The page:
“When I started writing Donnie Brasco—first of all, it was right at the beginning of my career so I was just really grateful to have a job. It was the first thing I did with Barry Levinson, and really that experience with Barry—you know Quiz Show came out of that, Homicide came out of that—it was fundamental to my development as a writer because all I’d been hearing up to that point was a lot of that kind of Syd Field, Robert McKee kind of [story structure]. And Barry basically, if you wrote a funny scene—that’s what he was looking for. It was really like the Howard Hawks’ apothegm that a good movie is five or six scenes and something in-between. If you have the five or six scenes the structure would announce itself. That was eye-opening for me. And when found that I could do that, that was the experience of [writing] Donnie Brasco.
It was really zeroing in on this character Lefty (Al Pacino). And what was great with that too is there is a lot of tape because they were eavesdropped on by the feds all the time. You could understand Lefty through how he sounded. And there was just all of this tape. And it was that relationship. The basic spine of it was clear to me early on which was at the end he [Donnie Brasco/Johnny Depp] either had to betray himself or betray his friend. That’s all you really need to find the structure.”
Screenwriter Paul Attanasio on writing Donnie Brasco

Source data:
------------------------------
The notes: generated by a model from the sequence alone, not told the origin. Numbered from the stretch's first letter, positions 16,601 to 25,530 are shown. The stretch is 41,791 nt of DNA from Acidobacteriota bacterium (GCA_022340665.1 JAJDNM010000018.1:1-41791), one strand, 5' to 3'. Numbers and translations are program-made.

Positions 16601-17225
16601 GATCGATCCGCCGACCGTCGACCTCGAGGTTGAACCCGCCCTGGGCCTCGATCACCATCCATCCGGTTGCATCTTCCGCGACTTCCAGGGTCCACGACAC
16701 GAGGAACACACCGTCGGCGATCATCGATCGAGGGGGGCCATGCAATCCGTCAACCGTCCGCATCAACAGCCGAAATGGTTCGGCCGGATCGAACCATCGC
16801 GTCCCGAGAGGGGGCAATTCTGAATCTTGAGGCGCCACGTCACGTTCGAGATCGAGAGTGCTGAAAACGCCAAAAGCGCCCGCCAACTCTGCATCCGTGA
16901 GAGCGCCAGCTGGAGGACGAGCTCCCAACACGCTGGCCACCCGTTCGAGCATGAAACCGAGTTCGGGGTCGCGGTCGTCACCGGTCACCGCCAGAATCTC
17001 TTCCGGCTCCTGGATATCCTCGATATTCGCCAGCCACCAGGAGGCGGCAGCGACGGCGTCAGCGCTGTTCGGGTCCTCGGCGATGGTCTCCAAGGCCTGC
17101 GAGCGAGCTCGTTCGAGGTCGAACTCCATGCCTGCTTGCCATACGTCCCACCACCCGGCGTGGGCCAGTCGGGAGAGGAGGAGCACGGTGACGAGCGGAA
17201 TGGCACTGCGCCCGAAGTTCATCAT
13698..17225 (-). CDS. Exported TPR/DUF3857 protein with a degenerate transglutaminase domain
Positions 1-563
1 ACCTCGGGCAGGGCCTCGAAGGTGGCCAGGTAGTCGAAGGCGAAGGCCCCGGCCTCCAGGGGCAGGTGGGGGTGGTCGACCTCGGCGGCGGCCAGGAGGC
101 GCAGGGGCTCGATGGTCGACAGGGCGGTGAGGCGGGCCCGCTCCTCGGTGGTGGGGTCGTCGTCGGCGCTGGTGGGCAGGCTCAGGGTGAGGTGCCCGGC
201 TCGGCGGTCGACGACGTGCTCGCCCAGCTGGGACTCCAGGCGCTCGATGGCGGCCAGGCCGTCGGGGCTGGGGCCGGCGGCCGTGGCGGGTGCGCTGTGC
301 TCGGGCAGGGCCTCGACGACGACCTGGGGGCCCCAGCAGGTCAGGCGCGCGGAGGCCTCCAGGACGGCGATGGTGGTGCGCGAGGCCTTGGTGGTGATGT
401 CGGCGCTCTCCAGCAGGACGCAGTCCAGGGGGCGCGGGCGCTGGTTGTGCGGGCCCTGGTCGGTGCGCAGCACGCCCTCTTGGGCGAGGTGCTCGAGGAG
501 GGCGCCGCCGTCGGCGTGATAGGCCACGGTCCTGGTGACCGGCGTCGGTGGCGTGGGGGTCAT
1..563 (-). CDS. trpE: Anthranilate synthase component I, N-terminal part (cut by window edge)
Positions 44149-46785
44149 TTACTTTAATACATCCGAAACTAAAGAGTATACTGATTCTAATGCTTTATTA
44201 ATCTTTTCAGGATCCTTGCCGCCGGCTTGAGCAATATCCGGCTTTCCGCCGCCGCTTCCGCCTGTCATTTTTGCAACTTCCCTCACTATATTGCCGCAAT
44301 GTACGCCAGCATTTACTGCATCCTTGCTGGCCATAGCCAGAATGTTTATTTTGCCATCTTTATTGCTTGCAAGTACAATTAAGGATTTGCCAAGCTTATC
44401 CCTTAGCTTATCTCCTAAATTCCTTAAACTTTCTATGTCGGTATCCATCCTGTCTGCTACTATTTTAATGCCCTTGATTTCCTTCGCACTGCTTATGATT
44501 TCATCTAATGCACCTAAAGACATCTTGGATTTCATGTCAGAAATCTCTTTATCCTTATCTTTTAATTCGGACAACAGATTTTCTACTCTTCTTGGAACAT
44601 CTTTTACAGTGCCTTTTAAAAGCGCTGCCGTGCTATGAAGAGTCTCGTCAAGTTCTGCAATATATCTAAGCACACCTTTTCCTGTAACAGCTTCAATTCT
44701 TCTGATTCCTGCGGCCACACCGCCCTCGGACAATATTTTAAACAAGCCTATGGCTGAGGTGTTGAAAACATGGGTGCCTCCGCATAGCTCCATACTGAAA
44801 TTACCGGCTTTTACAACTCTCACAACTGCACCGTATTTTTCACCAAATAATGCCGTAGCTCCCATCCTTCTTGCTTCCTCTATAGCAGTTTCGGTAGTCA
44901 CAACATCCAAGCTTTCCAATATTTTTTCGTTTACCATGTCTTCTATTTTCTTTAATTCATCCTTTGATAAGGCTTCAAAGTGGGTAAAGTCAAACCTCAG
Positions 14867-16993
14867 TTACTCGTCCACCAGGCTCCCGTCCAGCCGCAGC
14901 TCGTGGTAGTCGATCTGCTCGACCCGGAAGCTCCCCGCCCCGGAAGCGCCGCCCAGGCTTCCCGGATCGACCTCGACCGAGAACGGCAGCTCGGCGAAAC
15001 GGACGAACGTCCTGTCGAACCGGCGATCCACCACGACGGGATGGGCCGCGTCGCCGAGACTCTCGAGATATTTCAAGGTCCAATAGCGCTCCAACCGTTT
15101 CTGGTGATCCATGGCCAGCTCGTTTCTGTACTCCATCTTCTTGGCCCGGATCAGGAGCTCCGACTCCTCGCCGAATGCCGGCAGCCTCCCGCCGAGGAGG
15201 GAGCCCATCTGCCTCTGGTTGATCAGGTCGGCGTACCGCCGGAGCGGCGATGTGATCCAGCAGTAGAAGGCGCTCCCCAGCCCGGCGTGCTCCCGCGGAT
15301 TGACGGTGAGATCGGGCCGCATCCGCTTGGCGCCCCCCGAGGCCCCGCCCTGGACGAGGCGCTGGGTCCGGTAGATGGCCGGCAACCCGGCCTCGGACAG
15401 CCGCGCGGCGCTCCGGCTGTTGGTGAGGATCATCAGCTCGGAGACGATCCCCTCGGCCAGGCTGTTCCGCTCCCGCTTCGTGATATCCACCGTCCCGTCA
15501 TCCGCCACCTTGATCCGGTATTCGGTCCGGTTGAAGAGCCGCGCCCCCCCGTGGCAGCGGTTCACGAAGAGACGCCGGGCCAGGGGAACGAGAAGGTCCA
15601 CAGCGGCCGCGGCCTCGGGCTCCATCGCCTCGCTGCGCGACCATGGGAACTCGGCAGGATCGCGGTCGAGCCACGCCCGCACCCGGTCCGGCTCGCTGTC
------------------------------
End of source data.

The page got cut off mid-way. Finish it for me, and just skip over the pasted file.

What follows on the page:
The Dialogue interview with Mike DeLuca (part 1)
Donnie Brasco originated from the book Donnie Brasco: My Undercover Life in the Mafia by Joseph D. Pistone with Richard Woodley.
“What [Levinson] got from the book was that mob life was really about guys in coffee shops scheming and bullsh*#ing, so that spoke to Diner, and Tin Men (other Barry Levinson films). Perception about people that he has mined for a while, and it wasn’t The Godfather and the beautiful Gordon Willis lighting, and the dignity of those guys. It was low life. And what I found in there is the relationship that gave it some heart and emotion.”
P.S. Several years ago I interviewed former capo in the Columbo family Michael Franzese in Santa Monica for a TV program I was producing. I asked him what his favorite mafia film was and he said that he preferred the term “the family” and singled out Donnie Brasco. Fortune magazine once listed Franzese as number 18 of the “Fifty Most Wealthy and Powerful Mafia Bosses.”